Before I get too much farther into Messiaen’s modes, I’d like to take some space here to explain the methods I generally use to get new, different-sounding material under my fingers. First off, the idea of playing in time.
While the method I’m describing here is by no means revolutionary. It’s different from how I was taught about rhythm, and I have found it to be effective.
When I am focusing on time/rhythm, I think it’s best to do so using something simple, like a major scale, so I’m not bogging myself down with trying to figure out what notes to play.
I keep my metronome at the same tempo for this entire process. Something in the adagio or andante neighborhood. Instead of thinking of this method as a way to play faster and faster, I think of it as trying to find as many different ways of interacting with a single tempo as possible.
Instead of using terms like “eighth notes,” I refer to the number of notes that will occur within two beats of the metronome. For example, what would normally be called “eighth notes,” I refer to as, “four notes for every two beats.”
I’ll listen to the metronome for a minute, counting the beats in sets of two (1, 2, 1, 2, 1, 2, etc. . . .).
I’ll start with the scale, four notes for every two beats:
Next, five notes for every two beats:
Six notes for every two beats:
Then with seven, eight, nine, and ten notes for every two beats. It’s a great way to develop an objective understanding of where your sense of rhythm is in proportion to the metronome. Theoretically, The metronome and the note I’m playing either line up together (playing a not on the beat), or opposite (metronome hits in the middle of the note I’m playing). But more than anything, I just want to make sure that I’m playing the correct number of notes from two-beat period to two-beat period, and that the notes are even.
Beyond this, it can be fun to start on a note other than the downbeat. Rest for the first eighth note, and begin the scale on the second, or third, etc. . .
As I work my way through these exercises, I’ll find my attention drifting away from the actual notes I’m playing, and instead focusing on where I are in relation to the tempo. Time takes precedence over note choice. I’ll recognize on a daily basis that, if you want to communicate effectively, I’ll have to do it with a solid, mature relationship with the beat.
I’ve always been incontrollably drawn to composers and improvisers who have managed to deconstruct music down to its most basic building blocks and reassemble them into something that is truly new. Olivier Messiaen was such a composer. His work features a language containing, among other things, elements of tweaked Hindustani rhythms, symmetrical scales, a deep appreciation of spirituality, and an embracing of the new and unexplored.
This post is to be the first in a series focusing on Messiaen’s Modes of Limited Transposition. I’ll be focusing on two of the modes in particular, for reasons that I hope will become evident as time goes on. But first, a brief primer on what these modes are, peppered with my own commentary.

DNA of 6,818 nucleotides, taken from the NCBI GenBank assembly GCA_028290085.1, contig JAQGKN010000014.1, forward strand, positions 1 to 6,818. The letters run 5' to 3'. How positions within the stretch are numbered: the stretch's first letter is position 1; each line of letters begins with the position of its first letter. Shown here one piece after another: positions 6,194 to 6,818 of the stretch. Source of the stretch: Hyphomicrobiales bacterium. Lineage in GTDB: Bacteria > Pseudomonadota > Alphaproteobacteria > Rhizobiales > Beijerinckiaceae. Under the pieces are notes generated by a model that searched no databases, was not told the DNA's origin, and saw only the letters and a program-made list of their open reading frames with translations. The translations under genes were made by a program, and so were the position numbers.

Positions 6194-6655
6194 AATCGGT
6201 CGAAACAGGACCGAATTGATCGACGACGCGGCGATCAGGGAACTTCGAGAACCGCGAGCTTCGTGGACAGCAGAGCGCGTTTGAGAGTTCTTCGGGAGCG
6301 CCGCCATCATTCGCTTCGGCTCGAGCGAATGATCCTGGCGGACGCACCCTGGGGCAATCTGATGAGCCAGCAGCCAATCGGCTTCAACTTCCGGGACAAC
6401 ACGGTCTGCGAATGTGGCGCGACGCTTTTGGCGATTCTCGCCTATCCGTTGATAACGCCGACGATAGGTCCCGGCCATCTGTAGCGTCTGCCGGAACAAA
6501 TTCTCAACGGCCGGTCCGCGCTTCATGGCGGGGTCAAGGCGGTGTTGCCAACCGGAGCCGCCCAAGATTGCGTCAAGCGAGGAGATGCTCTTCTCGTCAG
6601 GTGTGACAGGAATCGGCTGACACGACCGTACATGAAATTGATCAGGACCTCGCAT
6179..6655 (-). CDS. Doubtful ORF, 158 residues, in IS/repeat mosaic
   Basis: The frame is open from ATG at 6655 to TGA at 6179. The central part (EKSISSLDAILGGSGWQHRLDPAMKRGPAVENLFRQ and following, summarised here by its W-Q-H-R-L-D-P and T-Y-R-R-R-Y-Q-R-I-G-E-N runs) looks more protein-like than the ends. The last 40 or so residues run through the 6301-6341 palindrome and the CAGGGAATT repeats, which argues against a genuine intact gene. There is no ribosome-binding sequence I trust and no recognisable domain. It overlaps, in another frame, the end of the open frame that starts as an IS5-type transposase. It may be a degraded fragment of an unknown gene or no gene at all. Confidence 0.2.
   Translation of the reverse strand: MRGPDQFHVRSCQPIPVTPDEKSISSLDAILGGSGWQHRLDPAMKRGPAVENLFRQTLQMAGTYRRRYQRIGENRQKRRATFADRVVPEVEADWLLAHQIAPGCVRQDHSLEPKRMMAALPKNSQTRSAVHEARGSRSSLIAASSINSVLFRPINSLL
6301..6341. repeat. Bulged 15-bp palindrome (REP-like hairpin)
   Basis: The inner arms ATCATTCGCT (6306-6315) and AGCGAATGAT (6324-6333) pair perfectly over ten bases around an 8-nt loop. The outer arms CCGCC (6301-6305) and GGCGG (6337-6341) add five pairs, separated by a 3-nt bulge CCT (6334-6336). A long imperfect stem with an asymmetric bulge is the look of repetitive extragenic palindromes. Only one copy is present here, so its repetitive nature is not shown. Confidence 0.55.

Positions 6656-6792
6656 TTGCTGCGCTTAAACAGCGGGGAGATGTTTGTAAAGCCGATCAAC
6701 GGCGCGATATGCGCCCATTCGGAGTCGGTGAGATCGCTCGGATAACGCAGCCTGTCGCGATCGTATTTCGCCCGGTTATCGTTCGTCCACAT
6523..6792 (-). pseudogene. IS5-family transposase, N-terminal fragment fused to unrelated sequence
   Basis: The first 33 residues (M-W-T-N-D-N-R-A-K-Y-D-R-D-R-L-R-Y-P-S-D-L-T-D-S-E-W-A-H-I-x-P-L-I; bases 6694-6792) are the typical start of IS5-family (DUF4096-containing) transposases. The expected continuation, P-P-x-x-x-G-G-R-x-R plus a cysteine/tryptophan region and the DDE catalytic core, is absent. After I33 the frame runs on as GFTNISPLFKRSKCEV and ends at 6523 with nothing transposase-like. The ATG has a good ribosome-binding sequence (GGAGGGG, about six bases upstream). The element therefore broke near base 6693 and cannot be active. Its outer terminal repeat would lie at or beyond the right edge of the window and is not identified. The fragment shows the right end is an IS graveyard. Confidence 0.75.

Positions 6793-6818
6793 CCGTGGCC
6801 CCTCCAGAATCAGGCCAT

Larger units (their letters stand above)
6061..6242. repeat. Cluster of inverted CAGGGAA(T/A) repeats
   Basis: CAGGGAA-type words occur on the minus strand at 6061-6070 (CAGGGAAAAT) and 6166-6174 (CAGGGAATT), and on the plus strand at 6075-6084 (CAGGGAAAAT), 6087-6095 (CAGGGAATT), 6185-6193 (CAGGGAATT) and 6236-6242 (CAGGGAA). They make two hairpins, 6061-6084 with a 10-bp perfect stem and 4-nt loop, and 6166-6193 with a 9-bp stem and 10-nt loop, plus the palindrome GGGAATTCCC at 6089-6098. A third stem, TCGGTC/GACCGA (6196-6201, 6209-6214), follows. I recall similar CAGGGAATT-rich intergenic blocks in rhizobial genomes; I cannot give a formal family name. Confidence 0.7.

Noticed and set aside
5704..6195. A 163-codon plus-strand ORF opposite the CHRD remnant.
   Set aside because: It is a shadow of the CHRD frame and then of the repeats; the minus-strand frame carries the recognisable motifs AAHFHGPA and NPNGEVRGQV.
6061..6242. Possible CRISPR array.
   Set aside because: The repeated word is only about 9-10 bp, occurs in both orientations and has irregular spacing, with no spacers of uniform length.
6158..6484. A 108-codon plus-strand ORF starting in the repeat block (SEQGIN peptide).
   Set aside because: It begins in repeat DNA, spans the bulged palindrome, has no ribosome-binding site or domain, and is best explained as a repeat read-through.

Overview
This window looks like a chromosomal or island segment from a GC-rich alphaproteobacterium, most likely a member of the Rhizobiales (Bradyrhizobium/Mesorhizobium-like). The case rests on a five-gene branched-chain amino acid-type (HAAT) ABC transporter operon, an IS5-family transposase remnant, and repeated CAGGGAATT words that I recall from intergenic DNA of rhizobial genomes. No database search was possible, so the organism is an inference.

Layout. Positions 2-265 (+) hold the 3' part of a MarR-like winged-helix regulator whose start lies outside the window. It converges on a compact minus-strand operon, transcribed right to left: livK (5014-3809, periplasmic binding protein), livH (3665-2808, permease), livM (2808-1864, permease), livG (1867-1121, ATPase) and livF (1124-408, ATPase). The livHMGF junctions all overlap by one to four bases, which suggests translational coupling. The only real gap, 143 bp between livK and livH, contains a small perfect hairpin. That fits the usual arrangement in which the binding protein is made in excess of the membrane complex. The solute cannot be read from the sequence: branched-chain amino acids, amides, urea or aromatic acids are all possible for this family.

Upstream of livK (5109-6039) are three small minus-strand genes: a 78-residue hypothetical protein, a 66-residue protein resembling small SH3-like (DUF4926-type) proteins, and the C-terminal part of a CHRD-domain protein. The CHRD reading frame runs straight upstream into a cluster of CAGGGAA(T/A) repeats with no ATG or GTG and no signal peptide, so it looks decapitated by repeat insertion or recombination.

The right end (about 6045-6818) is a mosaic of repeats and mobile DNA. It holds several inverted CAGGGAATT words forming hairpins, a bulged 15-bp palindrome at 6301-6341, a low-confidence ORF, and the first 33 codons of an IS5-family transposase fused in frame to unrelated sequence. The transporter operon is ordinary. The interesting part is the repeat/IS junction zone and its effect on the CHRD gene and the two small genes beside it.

The term “limited transposition” refers to the fact that the intervallic relationships of the notes of these modes will repeat themselves – yielding the same “mode” over and over again – after a few transpositions. The number of transpositions depends upon which mode is being used. Mode 1, for example, is built entirely upon whole-step relationships, and is referred to outside of Messiaen’s world as the “whole tone scale”:
The mode consists of six pitches, exactly half of the twelve notes available to us from our basic harmonic and melodic pallet. Because of their symmetrical whole-step relationship, this mode will yield the six pitches over and over again, independent of which note you start on:
If we transpose any of these modes by half-step, this will result in the other six pitches:
So, it can be said that the number of transpositions for this mode is limited to two.
From a conceptual standpoint, and from where I stand, a limit of two transpositions can be thought of in the same way as a limit of twelve transpositions for the chromatic scale, or for any of the more common major or minor scales. For this reason, I’m not a fan of using the term “limited transposition”. While it serves to set these modes apart from traditional tonality, and also allows Messiaen to put his own stamp on his harmonic language, all scales and modes, symmetrical and otherwise, are limited by some number of transpositions.
Messiaen’s list of which symmetrical modes are included and which are not is arbitrary, and based largely upon his own likes and dislikes. The use of symmetrical modes did not originate with Messiaen, and can be found within the works of previous composers, more notably Debussy’s use of the whole tone scale (Messiaen’s Mode 1) and Rimsky-Korsakov’s use of the octatonic scale (Messiaen’s Mode 2). In addition, symmetrical modes are not specific to classical music. Duke Ellington, John Coltrane, and many others make significant use of Mode 1 and Mode 2. There are volumes written on these two modes in particular. It is my intention in these articles to focus instead on two others, with an exploration of how they may be used both in composition and improvisation, with examples. Check back later for more.
“For me, what was happening, inside this incredibly beautiful and haunting melody, was that inside your improvisation you were also being a composer. It’s a beautiful, beautiful, beautiful tune.” –Helga Davis (principle performer, Einstein on the Beach)
“It was everything we love about jazz. A beautiful melody, something you can hold on to.” –Alicia Olatuja (jazz vocalist, NPR commentator)
“You have the greatest lines.” –Steve Pageot (producer, Aretha Franklin, Notorious B.I.G., LL Cool J)